One of the workshops, ‘How To Face The Blank Page’, was part of the Festival’s outreach North-South programme, hosting students from 8 different national university English Language departments. About 45 students participated. Given the island’s only too-recent civil war, it was inspiring to be working with a classroom of students from different ethnicities of the country. They did indeed face the blank page and some wrote powerful pieces about the war and its aftermath, and they also wrote about the tsunami which took the lives of 35,000 Sri Lankans in 2004.
The two other workshops for the Festival were on Flash Fiction and ‘Diving into Story’, for younger people. For the British Council, my workshop was also on Flash Fiction and was also for younger people. Originally the numbers for this workshop were limited to 20, but at the last minute the number of participants bloomed to 65 when a teacher from one of the schools found out about the workshop and asked if her whole class could join. I have not taught those numbers before, so was a little anxious but the children were not only amazing, so was their writing, as you’ll read below. I took heart in our future, to know there were so many young people with a deeply adult understanding of themselves and the world we live in.
One of the prompts I gave for a short piece was called “Your Gift.”
I asked participants to put aside for a moment any fear of pride, lack of confidence or disbelief in themselves and to imagine the planet is in dire danger (not hard to imagine). I told them the gods had given them two gifts, the first being great skill in expressing themselves, the second something important to be said. I asked them to sit silently for a moment and then to write down the answer the question, ”What has been given to you to say?”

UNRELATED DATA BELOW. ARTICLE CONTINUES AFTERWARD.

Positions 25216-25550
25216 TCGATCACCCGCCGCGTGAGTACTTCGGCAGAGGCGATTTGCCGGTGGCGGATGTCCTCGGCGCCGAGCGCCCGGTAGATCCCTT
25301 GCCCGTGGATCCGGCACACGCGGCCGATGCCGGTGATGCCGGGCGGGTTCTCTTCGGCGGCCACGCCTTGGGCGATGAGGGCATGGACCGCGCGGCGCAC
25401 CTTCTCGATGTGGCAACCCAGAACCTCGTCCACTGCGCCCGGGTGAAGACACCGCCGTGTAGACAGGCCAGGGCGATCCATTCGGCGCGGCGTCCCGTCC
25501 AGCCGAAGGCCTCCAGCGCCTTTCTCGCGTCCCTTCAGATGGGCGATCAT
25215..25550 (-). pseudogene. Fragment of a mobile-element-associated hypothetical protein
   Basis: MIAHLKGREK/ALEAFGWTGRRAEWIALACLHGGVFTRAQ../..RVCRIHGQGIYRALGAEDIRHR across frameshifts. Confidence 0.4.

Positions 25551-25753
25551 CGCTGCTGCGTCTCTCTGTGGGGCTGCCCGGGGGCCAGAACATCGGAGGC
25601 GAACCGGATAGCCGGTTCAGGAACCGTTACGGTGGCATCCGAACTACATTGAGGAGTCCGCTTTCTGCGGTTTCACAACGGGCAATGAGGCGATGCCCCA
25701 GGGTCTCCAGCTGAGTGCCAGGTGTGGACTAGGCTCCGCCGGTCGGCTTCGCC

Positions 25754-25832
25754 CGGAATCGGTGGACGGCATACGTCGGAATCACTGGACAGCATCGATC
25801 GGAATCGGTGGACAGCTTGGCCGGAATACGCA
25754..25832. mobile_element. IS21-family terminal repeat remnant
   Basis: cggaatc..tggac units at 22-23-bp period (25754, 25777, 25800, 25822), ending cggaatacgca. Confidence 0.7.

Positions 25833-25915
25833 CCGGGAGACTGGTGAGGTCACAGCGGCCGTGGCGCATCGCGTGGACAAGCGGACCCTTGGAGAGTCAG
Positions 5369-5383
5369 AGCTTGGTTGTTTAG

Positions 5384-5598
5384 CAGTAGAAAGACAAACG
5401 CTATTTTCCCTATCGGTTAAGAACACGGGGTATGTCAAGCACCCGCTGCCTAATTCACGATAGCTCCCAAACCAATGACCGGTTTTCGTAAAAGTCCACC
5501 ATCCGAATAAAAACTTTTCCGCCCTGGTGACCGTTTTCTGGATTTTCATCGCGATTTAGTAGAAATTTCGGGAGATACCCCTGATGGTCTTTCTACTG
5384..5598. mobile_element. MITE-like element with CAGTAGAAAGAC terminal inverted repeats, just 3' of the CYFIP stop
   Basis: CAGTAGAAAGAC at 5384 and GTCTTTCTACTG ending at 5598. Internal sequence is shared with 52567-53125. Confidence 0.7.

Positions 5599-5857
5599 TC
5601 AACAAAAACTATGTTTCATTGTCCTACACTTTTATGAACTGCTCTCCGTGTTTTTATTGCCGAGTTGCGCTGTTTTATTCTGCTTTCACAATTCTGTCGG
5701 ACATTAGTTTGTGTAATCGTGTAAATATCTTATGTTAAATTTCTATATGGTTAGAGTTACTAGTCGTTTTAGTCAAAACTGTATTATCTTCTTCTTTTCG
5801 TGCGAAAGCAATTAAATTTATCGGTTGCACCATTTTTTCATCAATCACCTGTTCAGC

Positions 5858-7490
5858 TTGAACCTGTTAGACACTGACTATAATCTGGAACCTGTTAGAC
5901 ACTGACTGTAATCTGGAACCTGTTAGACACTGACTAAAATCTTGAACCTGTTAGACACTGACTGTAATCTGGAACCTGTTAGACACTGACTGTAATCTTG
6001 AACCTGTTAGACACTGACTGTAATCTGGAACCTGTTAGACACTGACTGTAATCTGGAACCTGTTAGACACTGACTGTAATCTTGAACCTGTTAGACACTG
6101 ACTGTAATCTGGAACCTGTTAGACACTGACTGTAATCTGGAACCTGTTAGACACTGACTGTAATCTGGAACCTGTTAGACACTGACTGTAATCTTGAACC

The answers were deeply moving. I read many of these out to the participants and in one case they all stood up and applauded. I read them out myself not just because the children were shy, but to encourage them to hear the beauty and strength of their words. Sometimes it’s easier to hear that in another person’s voice.
I have been collecting some of the pieces, and wanted to share them here:
Look around you. Look at everything and everyone around you. Who are they? What do they mean to you? If you left now and never saw them again, how would it affect you? Would you feel guilty for doing something, or for not doing something? Would you feel guilty for saying something, or for not saying something? If so, then do it. If so, then tell them.
~ Nora Deemer, age 14, Elizabeth Moir School
I Live in my mind a brave fearless charming and charismatic young girl with power to change the world. I Live in my life a snivelling scared stupid bitch without even the power to speak up for herself . I Die in my mind noble and valiant thousands of others weeping for me. I Die in my life wishing the girl I fantasised was actually me.
~ Rusandi Rosini Ranasinghe, age 14, Visakha Vidyalaya
When someone tells you that they want to make a change in the world, don’t let your narrow mind tell you that it’s not possible. Think about it, in the big picture, it may seem like all the issues in the world have already been addressed and solved, but break the picture to look at the gaps, the missed brushstrokes and the half shaded colours, has every single issue in the world reached a solution?
~ Ranuli Palipane, age 17, Musaeus College
Polluting is something we as humans do and it’s harming our planet. What should we do? We all should be recycling, it’s a good habit and it will save our world and animals. We should also teach our kids, if we have any, to up-cycle. Did you know that every one minute a garbage truck full of plastic is dumped in our ocean? It has to be stopped. Plastic survives for a long time. Did you know that 25 years ago a cargo ship carried 50 containers over the pacific ocean and one of the containers full of toy rubber ducks fell into the water? Still today 200 of those ducks are floating around in our big blue sea.
~ Neve Grace Coleman, age 9, homeschooled
And, there’s this one which made me smile: In response to the prompt: “The worst teacher you’ve ever had” (hopefully I won’t be on that list!):
For a challenging subject, he was the last teacher we wanted. We actually needed someone to show us how to strategically find x and solve y, not one who failed while trying to disprove age old theorems and claimed to have seen ghosts in the school hallways in broad daylight and tried to pull off a Matilda to move a marker with his mind. clearly, he was deprived of attention as a child, at least that’s what we thought.
~ Ranuli Palipane, age 17, Musaeus College
Note: if you attended one of the workshops and would like to send me some pieces you wrote there for publication on my blog, do let me know! You can email them via the Contact form.